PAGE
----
(Reuters) - Republicans are poised to make major gains and possibly recapture control of the U.S. Senate on Tuesday in midterm elections that could serve as a public referendum on President Barack Obama's job performance.

Millions of Americans will cast ballots to elect 36 senators, 36 governors and all 435 members of the House of Representatives in campaigns influenced by Obama's low job approval rating, partisan gridlock in Washington and a U.S. economy that is not growing widely enough to help many in the middle class.

Republicans are expected to pick up seats in the U.S. Senate, but polls show eight to 10 races are still toss-ups and it is unclear whether they can gain the six seats they need to control the 100-member chamber for the first time since the 2006 election.

The battle for control of the Senate also could extend beyond Tuesday night. Senate races with multiple candidates in Louisiana and Georgia, where the winner must get more than 50 percent of the vote, could be forced into runoffs in December and January, respectively.

Seizing the Senate would give Republicans, who are expected to build on their majority in the House, complete control of both chambers of Congress.

That would constitute the most dramatic political shift since Obama entered the White House in early 2009 and would complicate his last two years in office, perhaps forcing him to make more concessions to his Republican opponents than he would prefer.

The White House tried to play down the prospect of sharp changes in strategy by the president after the election. White House spokesman Josh Earnest noted that many of the contested Senate races where Democrats were in trouble were in states Obama lost to Republican Mitt Romney in the 2012 election.

"It would not be wise to draw as broad a conclusion about the outcome of this election as you would about a national presidential election simply by virtue of the map," he told reporters.

Democratic senators are battling for re-election in tough races in Alaska, Arkansas, Louisiana and North Carolina, all won by Romney in 2012. Democratic Senator Mark Udall also is in a tight race in the swing state of Colorado, and the fight to replace retiring Democratic Senator Tom Harkin in the swing state of Iowa is a toss-up.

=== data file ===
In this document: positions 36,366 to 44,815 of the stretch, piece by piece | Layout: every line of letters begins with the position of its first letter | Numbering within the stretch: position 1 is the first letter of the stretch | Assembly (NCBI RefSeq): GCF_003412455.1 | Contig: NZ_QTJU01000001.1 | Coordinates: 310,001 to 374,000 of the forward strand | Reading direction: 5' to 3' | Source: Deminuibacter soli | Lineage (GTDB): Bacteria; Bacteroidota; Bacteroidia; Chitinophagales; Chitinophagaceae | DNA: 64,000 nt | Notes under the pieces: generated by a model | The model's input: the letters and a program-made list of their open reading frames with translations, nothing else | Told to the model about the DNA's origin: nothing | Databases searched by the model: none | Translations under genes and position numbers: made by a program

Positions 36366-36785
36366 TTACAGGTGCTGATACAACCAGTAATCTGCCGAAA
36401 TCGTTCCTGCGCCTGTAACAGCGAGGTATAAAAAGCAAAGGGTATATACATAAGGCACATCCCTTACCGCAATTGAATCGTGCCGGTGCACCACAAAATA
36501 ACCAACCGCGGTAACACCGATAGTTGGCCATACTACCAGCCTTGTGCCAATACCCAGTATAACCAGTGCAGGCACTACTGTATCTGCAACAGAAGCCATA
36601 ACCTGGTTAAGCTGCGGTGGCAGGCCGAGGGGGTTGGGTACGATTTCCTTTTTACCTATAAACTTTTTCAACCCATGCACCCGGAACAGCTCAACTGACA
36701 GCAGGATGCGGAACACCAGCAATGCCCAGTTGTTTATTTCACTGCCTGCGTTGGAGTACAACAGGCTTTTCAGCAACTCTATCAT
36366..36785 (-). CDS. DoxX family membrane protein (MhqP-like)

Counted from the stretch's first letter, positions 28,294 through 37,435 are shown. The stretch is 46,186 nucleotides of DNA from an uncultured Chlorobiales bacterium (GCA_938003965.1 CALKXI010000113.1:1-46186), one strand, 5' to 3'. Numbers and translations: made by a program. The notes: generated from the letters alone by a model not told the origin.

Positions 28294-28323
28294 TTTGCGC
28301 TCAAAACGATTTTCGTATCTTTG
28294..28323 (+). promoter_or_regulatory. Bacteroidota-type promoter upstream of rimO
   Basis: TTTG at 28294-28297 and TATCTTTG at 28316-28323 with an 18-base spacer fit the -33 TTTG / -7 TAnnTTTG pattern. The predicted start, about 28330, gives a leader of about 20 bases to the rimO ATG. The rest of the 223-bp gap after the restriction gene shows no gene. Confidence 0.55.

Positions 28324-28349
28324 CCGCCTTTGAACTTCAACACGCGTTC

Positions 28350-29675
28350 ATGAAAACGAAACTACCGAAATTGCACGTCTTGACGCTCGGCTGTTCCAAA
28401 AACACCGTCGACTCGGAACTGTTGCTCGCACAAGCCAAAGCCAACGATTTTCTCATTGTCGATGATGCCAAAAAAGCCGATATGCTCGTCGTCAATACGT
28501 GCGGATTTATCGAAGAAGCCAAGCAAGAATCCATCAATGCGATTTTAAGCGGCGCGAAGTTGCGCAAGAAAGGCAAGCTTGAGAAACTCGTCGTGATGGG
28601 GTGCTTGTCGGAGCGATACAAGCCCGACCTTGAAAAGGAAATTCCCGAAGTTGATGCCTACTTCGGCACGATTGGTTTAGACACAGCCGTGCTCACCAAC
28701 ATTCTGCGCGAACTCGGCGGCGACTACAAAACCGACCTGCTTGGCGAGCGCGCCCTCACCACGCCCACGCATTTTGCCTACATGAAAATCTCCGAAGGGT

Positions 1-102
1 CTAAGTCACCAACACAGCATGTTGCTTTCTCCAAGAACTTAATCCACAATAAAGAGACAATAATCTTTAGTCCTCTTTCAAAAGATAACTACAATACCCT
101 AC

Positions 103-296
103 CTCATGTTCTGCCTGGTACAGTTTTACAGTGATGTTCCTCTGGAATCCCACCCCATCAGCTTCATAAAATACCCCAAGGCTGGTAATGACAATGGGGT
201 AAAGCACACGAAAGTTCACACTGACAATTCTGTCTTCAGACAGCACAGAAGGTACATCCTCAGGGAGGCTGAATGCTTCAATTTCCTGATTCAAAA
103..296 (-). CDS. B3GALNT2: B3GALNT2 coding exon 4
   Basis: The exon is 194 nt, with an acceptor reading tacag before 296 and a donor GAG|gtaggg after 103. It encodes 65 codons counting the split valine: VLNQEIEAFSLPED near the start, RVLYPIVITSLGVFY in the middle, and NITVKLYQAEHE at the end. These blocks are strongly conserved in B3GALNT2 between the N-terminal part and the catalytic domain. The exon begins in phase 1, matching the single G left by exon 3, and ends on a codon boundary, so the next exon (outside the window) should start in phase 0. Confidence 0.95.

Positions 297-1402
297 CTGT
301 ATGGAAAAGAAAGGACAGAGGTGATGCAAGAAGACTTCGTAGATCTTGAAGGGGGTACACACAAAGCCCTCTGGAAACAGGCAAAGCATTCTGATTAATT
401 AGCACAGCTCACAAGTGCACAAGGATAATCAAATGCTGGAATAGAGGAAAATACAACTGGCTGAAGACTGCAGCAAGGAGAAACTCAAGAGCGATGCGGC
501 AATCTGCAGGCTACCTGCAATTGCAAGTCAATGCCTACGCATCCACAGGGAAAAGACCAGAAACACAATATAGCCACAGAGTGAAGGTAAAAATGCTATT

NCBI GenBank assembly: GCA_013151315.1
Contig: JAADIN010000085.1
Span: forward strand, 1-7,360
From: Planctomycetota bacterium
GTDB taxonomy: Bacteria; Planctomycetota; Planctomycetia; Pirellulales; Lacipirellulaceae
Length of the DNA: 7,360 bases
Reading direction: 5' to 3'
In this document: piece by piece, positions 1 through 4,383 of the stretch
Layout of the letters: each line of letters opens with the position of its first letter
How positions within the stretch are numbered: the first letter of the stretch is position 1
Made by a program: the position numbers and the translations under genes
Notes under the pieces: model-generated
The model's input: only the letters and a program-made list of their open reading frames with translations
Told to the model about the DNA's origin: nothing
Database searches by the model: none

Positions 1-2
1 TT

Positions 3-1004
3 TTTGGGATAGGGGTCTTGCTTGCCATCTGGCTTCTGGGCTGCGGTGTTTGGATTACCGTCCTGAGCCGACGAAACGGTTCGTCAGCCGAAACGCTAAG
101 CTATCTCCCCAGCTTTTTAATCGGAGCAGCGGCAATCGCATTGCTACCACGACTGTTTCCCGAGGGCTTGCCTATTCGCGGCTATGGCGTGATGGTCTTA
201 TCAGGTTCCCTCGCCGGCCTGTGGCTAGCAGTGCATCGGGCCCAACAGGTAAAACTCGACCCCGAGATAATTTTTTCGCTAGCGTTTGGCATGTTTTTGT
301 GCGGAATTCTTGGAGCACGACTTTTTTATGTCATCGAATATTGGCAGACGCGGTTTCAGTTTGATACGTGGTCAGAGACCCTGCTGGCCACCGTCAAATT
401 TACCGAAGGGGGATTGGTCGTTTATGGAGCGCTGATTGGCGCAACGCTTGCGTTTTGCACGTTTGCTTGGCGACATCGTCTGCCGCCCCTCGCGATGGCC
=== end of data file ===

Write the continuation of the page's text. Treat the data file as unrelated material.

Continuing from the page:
Republicans are in tight races to retain their seats in Georgia, where Senator Saxby Chambliss is retiring, and Kansas, where an independent is challenging Republican Senator Pat Roberts.

Republican Senate Leader Mitch McConnell of Kentucky, who polls show has a slight edge over Democratic challenger Allison Lundergan Grimes, would replace Democrat Harry Reid as Senate majority leader if Republicans win the Senate and he hangs on for re-election.

"Obviously, we intend to be a responsible governing Republican majority, if the American people give us the chance to do that," McConnell told ABC News on Monday.

Obama's low public approval rating of around 40 percent made him a political liability in some states on the campaign trail, where his last campaign appearance was on Sunday in Philadelphia. He stayed in Washington on Monday and met with Federal Reserve Chairwoman Janet Yellen.

Obama will face pressure to make changes at the White House if his party loses the Senate. A Reuters/Ipsos poll showed 75 percent of respondents believe the administration needs to "rethink" how it approaches major issues facing the United States (bit.ly/1ph8sLs). Sixty-four percent said Obama should replace some of his senior staff after the election (bit.ly/1rTVVbb).

But a White House official doubted there would be a major shakeup no matter what the outcome on Tuesday.

"We're talking about votes in a bunch of states that didn't vote for the president," the official said.